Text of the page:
September 25, 2014
Working in Wine: Jennifer Simonetti-Bryan MW
I sat down with Jennifer Simonetti-Bryan MW at Bouchon Bakery on the hottest day of the summer to talk about wine, what she’s doing, and what it means to be a Master of Wine.
Jennifer is one of the most personable and engaging people you’ll ever meet. “We’re a bookish group,” she told me, of Masters of Wine. “We’re solitary – lone wolves.” You’d never guess that by talking to her. Someone who started her career in investment banking and high finance, she’s taken a very unique route to where she is now. Unique, though, is the norm for a Master of Wine it seems.
How do you get “into” the wine industry? If you ask Jennifer, the answer is that you have to have passion. And dedication. And drive. All things this former investment banker has in spades.
An "aha" moment
She told me about her “aha moment,” at a business lunch in London – the salmon and Sancerre pairing she often cites. But she complemented with another anecdote – she overheard someone in her London office talking about an “oaky, buttery, Chardonnay.” Well, whatever that was, she had to try that as well. So after asking for the same at a London wine shop and falling further in love, she began her journey.
A change of career was inspired after a month of straight 12 hour days, when someone said to her, “great work, Jennifer – another 10 years and you’ll be running this place!” Ten years? No way…so she transferred back to the States, where she took Kevin Zraly’s Windows on the World wine course.
For as articulate, educated and whip-smart as she is, Jennifer couldn’t manage to tell me exactly what it was that drew her to the wine industry, or how she found herself as a Master of Wine. What that told me is that it’s something intangible; a combination of passion, drive, interest and determination. It may seem no different from any other industry, but the wine industry is unique in both depth and breadth, and the sheer dedication of its professionals.
How To Succeed In The Business
To succeed in the wine industry, you need to not only have a passion and interest in wine, but a true appreciation for wine, the industry and everything in between. As she told me, MW’s are wine-obsessed, but too often pigeonholed into a category as “educators.” However, I think there’s a reason for that, other than their obvious deep knowledge and training. The passion, interest and obsession runs so deep, that they can’t help but share it. At least, such is the case with Jennifer Simonetti-Bryan. She was struck with an interest in wine, so she began down a path of sharing her knowledge with others – first in industry education, at Remy-Cointreau and brand management at Kobrand, and now consumer learning and education. Her experience has been built by working in so many areas and capacities, and she told me that she finds herself using her past as an investment banker as she’s working on her newest venture – Wine Ring.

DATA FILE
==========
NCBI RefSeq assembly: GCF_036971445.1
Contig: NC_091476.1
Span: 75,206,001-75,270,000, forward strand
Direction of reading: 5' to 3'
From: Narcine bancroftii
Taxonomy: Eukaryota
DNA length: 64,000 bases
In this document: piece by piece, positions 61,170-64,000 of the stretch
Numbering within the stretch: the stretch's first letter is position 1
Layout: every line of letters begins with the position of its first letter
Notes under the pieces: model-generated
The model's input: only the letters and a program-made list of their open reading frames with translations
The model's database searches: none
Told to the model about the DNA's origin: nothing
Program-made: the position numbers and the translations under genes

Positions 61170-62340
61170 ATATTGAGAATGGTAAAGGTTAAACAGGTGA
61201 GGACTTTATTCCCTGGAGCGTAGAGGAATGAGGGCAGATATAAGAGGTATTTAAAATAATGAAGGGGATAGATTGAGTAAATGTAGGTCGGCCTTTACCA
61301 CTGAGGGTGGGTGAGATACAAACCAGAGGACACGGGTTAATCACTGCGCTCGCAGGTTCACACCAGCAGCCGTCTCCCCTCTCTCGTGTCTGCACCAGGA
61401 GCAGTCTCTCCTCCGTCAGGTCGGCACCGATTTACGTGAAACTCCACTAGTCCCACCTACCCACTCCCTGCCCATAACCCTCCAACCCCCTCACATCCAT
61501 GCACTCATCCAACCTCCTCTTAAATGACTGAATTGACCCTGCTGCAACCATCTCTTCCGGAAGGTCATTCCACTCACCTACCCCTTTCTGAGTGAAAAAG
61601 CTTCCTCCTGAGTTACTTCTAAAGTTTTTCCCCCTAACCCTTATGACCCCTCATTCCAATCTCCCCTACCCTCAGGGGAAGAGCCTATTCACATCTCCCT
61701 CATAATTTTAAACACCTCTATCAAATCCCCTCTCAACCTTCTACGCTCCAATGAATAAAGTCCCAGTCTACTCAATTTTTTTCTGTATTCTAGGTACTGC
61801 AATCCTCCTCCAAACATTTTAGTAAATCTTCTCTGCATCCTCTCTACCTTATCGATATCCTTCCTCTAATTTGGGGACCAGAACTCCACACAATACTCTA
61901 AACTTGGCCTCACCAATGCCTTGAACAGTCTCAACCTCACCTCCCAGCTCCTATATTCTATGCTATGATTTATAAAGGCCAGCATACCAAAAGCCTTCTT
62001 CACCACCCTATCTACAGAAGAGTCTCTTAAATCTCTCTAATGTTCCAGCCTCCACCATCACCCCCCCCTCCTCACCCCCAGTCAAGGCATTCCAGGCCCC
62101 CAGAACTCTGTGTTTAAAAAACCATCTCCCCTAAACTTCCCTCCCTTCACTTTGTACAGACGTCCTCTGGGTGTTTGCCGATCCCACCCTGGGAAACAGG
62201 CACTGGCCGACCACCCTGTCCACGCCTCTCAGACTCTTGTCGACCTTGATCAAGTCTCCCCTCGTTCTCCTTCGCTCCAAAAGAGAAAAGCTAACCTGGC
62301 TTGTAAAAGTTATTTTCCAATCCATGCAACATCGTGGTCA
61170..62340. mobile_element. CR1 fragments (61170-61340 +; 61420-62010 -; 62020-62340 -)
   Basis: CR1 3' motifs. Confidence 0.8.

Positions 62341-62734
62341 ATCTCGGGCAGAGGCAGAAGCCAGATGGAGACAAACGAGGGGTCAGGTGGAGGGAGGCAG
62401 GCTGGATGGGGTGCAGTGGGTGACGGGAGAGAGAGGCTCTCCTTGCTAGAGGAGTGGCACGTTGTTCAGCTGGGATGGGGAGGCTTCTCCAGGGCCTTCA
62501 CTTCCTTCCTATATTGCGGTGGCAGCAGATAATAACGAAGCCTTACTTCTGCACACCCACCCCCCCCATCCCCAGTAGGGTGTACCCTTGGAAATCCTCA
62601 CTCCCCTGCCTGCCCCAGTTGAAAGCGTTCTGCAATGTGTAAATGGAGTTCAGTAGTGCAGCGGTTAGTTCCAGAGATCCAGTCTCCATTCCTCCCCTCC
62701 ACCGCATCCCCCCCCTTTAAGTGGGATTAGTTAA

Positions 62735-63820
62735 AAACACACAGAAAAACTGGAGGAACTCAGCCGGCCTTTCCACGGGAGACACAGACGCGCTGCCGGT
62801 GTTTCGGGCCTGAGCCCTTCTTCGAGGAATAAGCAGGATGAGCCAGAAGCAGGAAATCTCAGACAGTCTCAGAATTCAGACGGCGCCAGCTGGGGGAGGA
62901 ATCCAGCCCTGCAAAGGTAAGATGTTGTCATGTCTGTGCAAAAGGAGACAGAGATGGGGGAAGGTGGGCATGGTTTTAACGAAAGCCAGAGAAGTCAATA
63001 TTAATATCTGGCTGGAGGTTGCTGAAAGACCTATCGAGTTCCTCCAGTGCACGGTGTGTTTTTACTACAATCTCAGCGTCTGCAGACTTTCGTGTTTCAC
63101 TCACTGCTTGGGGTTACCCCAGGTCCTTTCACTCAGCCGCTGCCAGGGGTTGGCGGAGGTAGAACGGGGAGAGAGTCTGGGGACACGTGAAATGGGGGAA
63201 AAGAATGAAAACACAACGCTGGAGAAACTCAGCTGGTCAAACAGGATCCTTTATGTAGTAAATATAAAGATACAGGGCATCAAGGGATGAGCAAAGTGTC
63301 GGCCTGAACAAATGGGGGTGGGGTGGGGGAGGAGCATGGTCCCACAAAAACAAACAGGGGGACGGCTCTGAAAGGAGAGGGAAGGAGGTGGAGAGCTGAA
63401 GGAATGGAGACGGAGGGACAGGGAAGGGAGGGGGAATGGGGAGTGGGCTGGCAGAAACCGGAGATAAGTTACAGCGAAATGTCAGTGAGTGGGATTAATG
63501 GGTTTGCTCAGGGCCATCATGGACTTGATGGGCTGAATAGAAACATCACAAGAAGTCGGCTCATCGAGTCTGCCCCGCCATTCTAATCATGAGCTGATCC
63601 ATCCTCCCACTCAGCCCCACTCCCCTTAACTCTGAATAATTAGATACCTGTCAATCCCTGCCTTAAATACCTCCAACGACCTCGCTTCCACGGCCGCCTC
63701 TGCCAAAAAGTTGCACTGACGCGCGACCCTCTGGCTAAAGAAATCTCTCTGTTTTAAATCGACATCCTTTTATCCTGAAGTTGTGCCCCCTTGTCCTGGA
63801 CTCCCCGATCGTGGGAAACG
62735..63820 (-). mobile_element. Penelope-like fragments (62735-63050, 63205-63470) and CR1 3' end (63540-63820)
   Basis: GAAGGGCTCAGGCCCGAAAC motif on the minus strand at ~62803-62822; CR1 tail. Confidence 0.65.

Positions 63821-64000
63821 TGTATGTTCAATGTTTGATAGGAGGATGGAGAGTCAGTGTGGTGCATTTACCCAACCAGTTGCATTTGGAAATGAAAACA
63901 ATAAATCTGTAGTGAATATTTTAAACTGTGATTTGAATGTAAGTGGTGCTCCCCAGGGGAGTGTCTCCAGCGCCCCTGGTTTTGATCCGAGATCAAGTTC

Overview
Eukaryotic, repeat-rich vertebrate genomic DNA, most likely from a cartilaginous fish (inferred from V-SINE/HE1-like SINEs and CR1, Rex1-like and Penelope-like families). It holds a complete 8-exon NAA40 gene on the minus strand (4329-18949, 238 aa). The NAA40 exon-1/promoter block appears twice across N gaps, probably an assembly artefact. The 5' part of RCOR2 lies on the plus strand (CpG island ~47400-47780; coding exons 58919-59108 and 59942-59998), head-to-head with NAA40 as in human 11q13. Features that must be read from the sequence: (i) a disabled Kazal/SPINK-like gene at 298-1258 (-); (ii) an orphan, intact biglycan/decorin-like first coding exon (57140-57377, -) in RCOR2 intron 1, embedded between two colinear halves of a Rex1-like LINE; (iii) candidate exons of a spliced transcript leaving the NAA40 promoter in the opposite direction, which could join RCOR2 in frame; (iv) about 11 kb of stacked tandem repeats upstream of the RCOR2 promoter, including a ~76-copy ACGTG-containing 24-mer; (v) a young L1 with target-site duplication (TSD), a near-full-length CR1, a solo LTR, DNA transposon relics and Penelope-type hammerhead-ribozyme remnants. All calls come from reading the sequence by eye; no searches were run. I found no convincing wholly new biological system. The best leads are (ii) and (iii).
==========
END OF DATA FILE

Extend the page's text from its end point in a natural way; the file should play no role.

On Being a Master of Wine
Being an MW has opened doors, but more like fueled what is her obvious passion – sharing that with others and helping to open doors to wine for everyone.
The main thing I learned from Jennifer is that there is no one clear path or career for a Master of Wine. To answer the question, “what a Master of Wine do?” is next to impossible, it seems. There is such a wide variety of opportunity that comes from dedicating so much time and energy to an exam with only a 10% pass rate. And after all of that work, the hours of studying and tasting and preparing, once you pass, there's a moment of suspension – now what? This goes back to Jennifer's previous comment on education. Why do I think Masters of Wine are "pidgenholed" into a role as educators? Because who better to share their wealth of knowledge and enthusiasm for everything wine related than someone who was able to correctly identify 36 wines blind over a four day period? In the case of Jennifer Simonetti-Bryan, she has chosen to use her skills, expertise and credentials as a platform from which to cultivate a new cohort of wine lovers and enthusiasts. In this example of what exactly it is that a Master of Wine "does," it's a myriad of different things, all involving the opportunity for wine education to anyone who is interested.
Working in Wine is a semi-regular series on the Coravin blog. On Working in Wine, we feature interesting personalities of the wine industry, and a variety of different job or career functionalities of the industry. Check every other week to meet a new person who works in wine!